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Shift & Share Analysis

(http://faculty.washington.edu/krumme/350/shiftshare.html)

Supporting and Related Pages:


Internet Sites:

Literature:

Acs, Zoltan J. and N. Adrien (1998) High Technology Employment in major US metropolitan Areas

Andrikopoulos, A., J. Brox and E. Carvalho (1990) Shift-Share Analysis and the Potential for Predicting Regional Growth Patterns: Some Evidence for the Region of Quebec, Cananda.

Barf, R.A., and Prentice L. Knight III.(1988) Dynamic Shift-Share Analysis Growth and Change 19(2):1-9

Richard A. Barff and Prentice L. Knight III "Problems Associated with Comparative Static Approach" (Stutz)

Beck, Roger J. and William D. Herr (1990) Employment Linkages from a Modified Shift Share Analysis: An Illinois Example Studies 20(3):38ff.

Casler, S.D (1989) A Theoretical Context for Shift and Share Analysis Regional studies 23 (1);

Dinc. Mustafa and K.E.Haynes (1999) Regional Efficiency in the Manufacturing Sector: Integrated Shift Share and Date Development Analysis Development Quarterly, 13(2):183-199

Gazel, C. R. and R.K. Schwer (1998) Growth of International Exports Among the States: Can a modified Shift Share Analysis Explain it? International Regional Science Review 21(2): 185-204

Robert Q. Hanham, Geography, West Virginia University, Morgantown Shawn Banasick, doctoral student, West Virginia University, Shift-Share Analysis and Changes in Japanese Manufacturing Employment, GROWTH AND CHANGE: A Journal of Urban and Regional Policy, WINTER 2000, Vol. 31, No. 1

Hayter, Roger. The Dynamics of Industrial Location. Wiley, 1997/8. pp.435-9.

Holden, D.R., G.M.A.Nairn, J.K. Swales (1989) Growth and Policy: A Critique

Hoppes, R. Bradley (1997) The journal of regional analysis & policy, 27(1);35-

Hoppes, R.B. (1990) Shift Share Analysis on Spread Sheets Planning Association 56: (1) 96-97

Hoover, Edgar M., An Introduction to Regional Economics, 2nd ed., N.Y.: Knopf 1975, p.263, 267 & pp.295-8. 3rd edition, 1985 (full text online!)

James, Franklin Jr and James Hughes, "A Test of Shift and Share Analysis as a Predictive Device," Journ. of Regional Science 13(2), 1973, 223ff.

Klosterman, R.E. (1990) Community Analysis and Planning Techniques, Chapter-12 (Shift Share Analysis), Savage Maryland: Rowman & Littlefield Publishers Inc.,

Knudsen, D.C. and R. Barf (1991) Shift share analysis as a linear model Environment & planning A, 23(3);421

Krumme, G. "Identifying Regional Economic Change: A Variation of the Theme 'Shift and Share'," The Canadian Geographer, 13(1), 1969, pp.76-80.

Lasuen, J.R., Venezuela: An Industrial Shift-Share Analysis 1941-1961, Regional and Urban Economics 1(2), 1971, 153-220.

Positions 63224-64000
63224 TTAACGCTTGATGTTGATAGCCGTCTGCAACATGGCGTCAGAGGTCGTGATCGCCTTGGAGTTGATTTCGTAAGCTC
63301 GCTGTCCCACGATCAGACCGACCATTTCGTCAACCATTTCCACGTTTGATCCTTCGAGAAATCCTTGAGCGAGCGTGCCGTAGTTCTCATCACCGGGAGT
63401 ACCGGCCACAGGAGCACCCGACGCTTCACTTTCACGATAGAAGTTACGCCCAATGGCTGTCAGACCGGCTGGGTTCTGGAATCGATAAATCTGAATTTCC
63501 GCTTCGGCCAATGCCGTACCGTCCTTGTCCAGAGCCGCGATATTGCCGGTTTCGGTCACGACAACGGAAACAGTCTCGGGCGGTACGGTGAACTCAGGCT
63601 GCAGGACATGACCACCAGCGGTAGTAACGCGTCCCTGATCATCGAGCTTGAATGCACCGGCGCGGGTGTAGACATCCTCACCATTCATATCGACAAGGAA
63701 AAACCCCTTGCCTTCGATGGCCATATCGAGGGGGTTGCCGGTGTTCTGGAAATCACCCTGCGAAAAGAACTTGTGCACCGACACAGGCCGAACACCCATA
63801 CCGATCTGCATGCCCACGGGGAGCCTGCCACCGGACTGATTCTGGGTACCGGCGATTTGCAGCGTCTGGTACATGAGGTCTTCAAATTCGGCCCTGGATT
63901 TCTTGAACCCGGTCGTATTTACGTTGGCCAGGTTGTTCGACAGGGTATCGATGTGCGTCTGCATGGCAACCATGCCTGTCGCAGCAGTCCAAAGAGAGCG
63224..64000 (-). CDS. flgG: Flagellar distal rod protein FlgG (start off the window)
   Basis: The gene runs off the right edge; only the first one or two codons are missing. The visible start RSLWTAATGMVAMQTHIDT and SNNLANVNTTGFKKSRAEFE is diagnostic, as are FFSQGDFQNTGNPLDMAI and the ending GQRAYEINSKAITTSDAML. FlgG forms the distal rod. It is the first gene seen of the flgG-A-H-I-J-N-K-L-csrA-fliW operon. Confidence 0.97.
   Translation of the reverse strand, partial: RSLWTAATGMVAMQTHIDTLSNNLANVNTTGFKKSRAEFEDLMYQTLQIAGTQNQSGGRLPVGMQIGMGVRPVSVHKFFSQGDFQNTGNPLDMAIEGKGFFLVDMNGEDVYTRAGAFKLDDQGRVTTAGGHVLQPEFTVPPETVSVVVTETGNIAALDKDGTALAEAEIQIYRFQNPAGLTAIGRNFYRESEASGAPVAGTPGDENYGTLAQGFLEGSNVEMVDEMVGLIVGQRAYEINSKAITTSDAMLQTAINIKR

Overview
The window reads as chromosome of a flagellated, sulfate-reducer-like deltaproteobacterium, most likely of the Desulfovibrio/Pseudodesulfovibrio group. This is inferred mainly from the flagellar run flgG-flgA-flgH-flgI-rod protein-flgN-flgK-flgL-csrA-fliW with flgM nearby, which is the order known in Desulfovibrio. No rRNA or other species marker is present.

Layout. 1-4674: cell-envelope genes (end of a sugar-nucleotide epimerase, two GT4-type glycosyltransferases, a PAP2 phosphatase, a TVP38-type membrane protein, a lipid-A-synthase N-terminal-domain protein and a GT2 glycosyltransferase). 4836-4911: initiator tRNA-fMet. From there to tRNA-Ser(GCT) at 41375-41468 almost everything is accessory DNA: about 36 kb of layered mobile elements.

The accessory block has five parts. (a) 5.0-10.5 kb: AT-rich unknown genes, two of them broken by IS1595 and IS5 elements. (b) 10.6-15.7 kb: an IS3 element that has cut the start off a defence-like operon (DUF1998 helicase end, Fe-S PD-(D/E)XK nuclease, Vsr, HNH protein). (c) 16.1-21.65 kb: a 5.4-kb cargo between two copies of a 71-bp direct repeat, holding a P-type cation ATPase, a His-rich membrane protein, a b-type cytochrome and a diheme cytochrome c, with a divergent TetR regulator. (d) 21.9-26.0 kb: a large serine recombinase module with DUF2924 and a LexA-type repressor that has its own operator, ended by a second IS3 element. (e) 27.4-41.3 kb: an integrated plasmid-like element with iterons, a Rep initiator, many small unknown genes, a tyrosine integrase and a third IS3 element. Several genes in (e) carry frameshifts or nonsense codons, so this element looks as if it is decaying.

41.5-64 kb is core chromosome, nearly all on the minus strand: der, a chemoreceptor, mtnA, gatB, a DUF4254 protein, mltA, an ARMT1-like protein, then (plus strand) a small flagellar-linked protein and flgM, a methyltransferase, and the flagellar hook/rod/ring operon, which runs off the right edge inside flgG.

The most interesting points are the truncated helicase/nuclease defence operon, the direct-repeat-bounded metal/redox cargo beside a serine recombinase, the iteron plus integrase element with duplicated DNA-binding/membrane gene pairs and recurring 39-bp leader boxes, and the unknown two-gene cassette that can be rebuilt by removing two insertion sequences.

Loveridge, Scott and A.C. Selting (1999) Testing Dynamic Shift Shares Science Perspectives 24(1):23-41

Loveridge, Scott and A.C. Selting (1998) A Review and Comparison of Shift Share Identities

McDonough, Carol C and Balbir S. Sihag, "The Incorporation of Multiple Bases Into Shift-Share Analysis," Growth and Change Winter 1991, pp.1-9.

Markusen, A.R. etal., (1991) International Trade, Productivity, and US Regional Job Growth: A Shift Share Interpretation Science Review 14(1):15-39

Nissan, Edward and G. Carter (1994) Predicting and Evaluating Changes in Employment Growth Science Perspectives, 24(2):49-63

Perloff, Harvey S., Edgar S. Dunn, Jr., Eric E. Lampard, and Richard F. Muth. Regions, Resources and Economic Growth. Resources for the Future, Inc., Washington D.C. Lincoln: University of Nebraska Press 1960.

Ray, M.A. and J.T.Harvey, "Employment Changes in the European Economic Community: A Shift-Share Analysis," Review of Regional Studies, 25(1), Summer 1995, pp.97-110.

Seyfried, William, Examining The Economic Competitiveness Of The Economies Of The Southern United States (1996) [www.westga.edu/~bquest/1996/seyfried.html]


Shift and Share Analysis for Holukuluku County 1985 - 1995

using an unduly simplified & hypothetical 4-industry employment classification

Text Version of this Table
Explanation of columns and Interpretation

TABLE 1: Nature & Relative Importance
of Holukuluku Industries

Industry County % State % L.Q. State Change County Change
(1) (4) (7)
I* 50 10 5.0 +10% +100%
II 10 20 0.5 +20% 0%
III 20 40 0.5 +30% +25%
IV 20 30 0.67 +40% +40%
Total 100 100 (1.0) +29% +63%


TABLE 2: Calculations

Ind- ustry
Empl. in State
1985 | 1995
State Chg. Empl. in County
1985 | 1995
Cty. Chg. Exp. Empl Total Shift Exp. Empl. Diff. Effect Comp. Effect
(1) (2) (3) (4) (5) (6) (7) (8) (9) (10) (11) (12)
I* 20,000 22,000 +10% 500 1,000 +100% 645 355 550 450 -95
II 40,000 48,000 +20% 100 100 0% 129 -29 120 -20 -9
III 80,000 104,000 +30% 200 250 +25% 258 -8 260 -10 +2
IV 60,000 84,000 +40% 200 280 +40% 258 22 280 -- +22
Total 200,000 258,000 +29% 1,000 1,630 +63% 1,290 340 1,210 420 -80

*